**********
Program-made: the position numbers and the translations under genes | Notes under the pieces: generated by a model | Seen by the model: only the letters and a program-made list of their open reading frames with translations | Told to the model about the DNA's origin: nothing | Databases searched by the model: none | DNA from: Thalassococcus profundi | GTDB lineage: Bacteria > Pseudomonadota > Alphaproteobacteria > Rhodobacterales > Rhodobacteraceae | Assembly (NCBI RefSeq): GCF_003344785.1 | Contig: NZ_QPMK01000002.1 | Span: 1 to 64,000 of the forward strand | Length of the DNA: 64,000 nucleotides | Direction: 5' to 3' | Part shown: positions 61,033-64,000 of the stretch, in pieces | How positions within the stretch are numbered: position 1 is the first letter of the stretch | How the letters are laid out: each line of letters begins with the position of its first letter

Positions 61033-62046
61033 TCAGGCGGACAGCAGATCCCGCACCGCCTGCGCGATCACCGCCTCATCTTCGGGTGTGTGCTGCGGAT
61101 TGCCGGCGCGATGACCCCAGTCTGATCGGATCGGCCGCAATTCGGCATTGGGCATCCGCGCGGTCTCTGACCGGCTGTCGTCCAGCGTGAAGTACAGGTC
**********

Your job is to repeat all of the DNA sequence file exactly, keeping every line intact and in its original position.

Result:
Program-made: the position numbers and the translations under genes | Notes under the pieces: generated by a model | Seen by the model: only the letters and a program-made list of their open reading frames with translations | Told to the model about the DNA's origin: nothing | Databases searched by the model: none | DNA from: Thalassococcus profundi | GTDB lineage: Bacteria > Pseudomonadota > Alphaproteobacteria > Rhodobacterales > Rhodobacteraceae | Assembly (NCBI RefSeq): GCF_003344785.1 | Contig: NZ_QPMK01000002.1 | Span: 1 to 64,000 of the forward strand | Length of the DNA: 64,000 nucleotides | Direction: 5' to 3' | Part shown: positions 61,033-64,000 of the stretch, in pieces | How positions within the stretch are numbered: position 1 is the first letter of the stretch | How the letters are laid out: each line of letters begins with the position of its first letter

Positions 61033-62046
61033 TCAGGCGGACAGCAGATCCCGCACCGCCTGCGCGATCACCGCCTCATCTTCGGGTGTGTGCTGCGGAT
61101 TGCCGGCGCGATGACCCCAGTCTGATCGGATCGGCCGCAATTCGGCATTGGGCATCCGCGCGGTCTCTGACCGGCTGTCGTCCAGCGTGAAGTACAGGTC